Bank of America Plaza, the tallest skyscraper in Dallas, has been taken off the market as its potential suitor backed out of the deal, leaving plans for the potential big redevelopment of the 72-story, 1.85 million-square-foot office tower and an adjacent developable land parcel up in the air.
The move means Chicago-based Metropolis Investments Holdings, which represents the ownership group on behalf of the family of the late German billionaire Hugo Mann, will continue its two decades of ownership of the skyscraper at 901 Main St. in downtown Dallas. In a statement to the building’s tenants, JLL Vice President Adam Bernhardt, who oversees the management and leasing of Bank of America Plaza, said the group was not able to finalize the agreement for the sale of the property.
“We have made the decision to withdraw the property from being marketed for sale,” Bernhardt said in a statement emailed to CoStar News. “As longstanding owners, we will continue to reinvest in the property and maintain our high standards, ensuring the iconic status of Bank of America Plaza.”
Prior to the deal falling through, real estate brokers expected Dallas-based Stream Realty Partners to purchase the skyscraper for about $200 million, or about $111 per square foot. The firm did not immediately return interview requests. The Cushman & Wakefield team hired to market Bank of America Plaza for sale also did not respond to interview requests.
Bank of America Plaza, which last traded for $325 million in Decemb
er 1998, is about 76% occupied, with its largest tenant being namesake Bank of America, which leases about 500,000 square feet of office space. The bank’s lease is expected to expire in 2024, and the bank is weighing its real estate options, including potentially consolidating its footprint.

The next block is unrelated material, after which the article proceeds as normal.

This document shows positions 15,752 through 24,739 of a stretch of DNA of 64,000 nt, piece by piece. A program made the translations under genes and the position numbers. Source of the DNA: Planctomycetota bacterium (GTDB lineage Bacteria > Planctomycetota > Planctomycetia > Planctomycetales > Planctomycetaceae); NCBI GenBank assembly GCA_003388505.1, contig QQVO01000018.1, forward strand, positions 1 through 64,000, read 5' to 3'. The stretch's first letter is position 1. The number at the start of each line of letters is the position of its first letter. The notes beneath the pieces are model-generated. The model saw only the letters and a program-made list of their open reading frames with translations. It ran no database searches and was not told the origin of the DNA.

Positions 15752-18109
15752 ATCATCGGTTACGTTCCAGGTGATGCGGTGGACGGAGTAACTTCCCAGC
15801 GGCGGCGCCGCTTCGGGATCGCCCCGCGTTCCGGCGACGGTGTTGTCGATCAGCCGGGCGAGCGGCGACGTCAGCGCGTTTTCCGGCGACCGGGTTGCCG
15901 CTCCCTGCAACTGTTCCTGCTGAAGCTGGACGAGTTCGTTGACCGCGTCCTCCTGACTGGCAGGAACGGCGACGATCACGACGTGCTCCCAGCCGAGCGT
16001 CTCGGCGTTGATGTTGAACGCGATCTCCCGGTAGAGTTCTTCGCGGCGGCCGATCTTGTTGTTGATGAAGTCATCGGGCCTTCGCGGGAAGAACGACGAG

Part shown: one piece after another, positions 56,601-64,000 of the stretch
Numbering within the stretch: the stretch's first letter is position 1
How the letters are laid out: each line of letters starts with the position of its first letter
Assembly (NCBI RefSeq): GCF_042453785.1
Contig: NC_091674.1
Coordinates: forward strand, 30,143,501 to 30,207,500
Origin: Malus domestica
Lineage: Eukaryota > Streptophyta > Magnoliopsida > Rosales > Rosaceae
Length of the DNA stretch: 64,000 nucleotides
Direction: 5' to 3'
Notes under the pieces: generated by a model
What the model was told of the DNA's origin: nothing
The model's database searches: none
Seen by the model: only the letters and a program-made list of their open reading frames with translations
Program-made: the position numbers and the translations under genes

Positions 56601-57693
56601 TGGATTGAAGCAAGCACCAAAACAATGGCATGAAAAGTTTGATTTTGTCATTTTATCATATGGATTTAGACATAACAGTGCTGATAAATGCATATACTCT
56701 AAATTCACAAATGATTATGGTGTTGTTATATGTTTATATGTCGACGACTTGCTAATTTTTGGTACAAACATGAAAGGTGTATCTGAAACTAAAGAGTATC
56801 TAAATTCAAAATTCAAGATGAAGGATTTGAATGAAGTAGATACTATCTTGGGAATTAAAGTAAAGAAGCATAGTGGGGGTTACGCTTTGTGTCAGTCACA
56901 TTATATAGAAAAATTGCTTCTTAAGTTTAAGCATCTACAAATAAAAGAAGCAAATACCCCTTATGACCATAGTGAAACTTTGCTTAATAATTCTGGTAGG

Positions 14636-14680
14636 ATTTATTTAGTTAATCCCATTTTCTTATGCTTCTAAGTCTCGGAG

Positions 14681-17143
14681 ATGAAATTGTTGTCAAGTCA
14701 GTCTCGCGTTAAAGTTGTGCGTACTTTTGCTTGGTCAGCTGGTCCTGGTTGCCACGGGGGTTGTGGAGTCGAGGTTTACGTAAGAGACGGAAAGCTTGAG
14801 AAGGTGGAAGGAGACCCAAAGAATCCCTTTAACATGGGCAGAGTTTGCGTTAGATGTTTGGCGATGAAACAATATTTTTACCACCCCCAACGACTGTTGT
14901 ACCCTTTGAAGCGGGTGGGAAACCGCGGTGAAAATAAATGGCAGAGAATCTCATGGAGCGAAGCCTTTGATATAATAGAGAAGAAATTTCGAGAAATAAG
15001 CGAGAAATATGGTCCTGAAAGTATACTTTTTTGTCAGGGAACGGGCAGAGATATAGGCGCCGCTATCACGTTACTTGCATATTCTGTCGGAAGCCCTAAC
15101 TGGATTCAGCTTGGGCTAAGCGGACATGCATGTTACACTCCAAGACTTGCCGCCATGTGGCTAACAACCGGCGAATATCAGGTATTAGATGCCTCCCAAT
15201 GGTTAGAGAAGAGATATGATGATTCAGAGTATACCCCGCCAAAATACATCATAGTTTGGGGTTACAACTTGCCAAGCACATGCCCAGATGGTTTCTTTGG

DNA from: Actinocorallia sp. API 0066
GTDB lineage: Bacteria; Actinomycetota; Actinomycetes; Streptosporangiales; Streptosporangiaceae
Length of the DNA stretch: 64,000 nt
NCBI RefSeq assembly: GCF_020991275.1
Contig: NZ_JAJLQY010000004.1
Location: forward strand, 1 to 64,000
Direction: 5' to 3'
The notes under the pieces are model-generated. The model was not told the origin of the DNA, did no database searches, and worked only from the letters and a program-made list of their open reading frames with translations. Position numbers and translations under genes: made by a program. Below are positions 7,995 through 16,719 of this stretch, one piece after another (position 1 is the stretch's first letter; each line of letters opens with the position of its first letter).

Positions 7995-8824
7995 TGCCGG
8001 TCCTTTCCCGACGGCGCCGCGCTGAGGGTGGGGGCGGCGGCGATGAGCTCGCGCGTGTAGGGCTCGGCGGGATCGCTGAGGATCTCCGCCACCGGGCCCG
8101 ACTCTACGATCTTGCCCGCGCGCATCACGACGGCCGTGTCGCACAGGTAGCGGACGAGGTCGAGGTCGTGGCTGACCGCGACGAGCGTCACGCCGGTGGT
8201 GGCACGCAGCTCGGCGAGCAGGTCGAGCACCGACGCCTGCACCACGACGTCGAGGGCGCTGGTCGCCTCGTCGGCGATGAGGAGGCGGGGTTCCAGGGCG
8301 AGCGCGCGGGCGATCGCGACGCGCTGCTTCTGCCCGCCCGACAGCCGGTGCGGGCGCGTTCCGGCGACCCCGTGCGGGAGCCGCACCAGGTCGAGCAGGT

The skyscraper’s scrapped sale isn’t indicative of the Dallas-Fort Worth market, which ranked No. 6 for overall real estate prospects and investor demand this year, slipping from the top spot, according to the Urban Land Institute’s latest report, “Emerging Trends in Real Estate 2020.” Dallas captured 4.2% of total U.S. transactions in the first half of 2019, the third-highest rate in the nation after Manhattan and Los Angeles, according to ULI.
Bank of America Plaza is somewhat of a “needle in a haystack type of deal,” in needing to find the right buyer that wants to own an iconic downtown building with a development opportunity on adjacent acreage, said Creighton Stark, an executive vice president at Colliers International’s Dallas office, who was not involved with the would-be deal.
“In my opinion, a new ownership group would have to have a strategic and aggressive lease-up model going forward with the property if they were going to make it work,” Stark said in an interview. “But it’s hard to compare a big property like this one in downtown Dallas to the rest of the market.”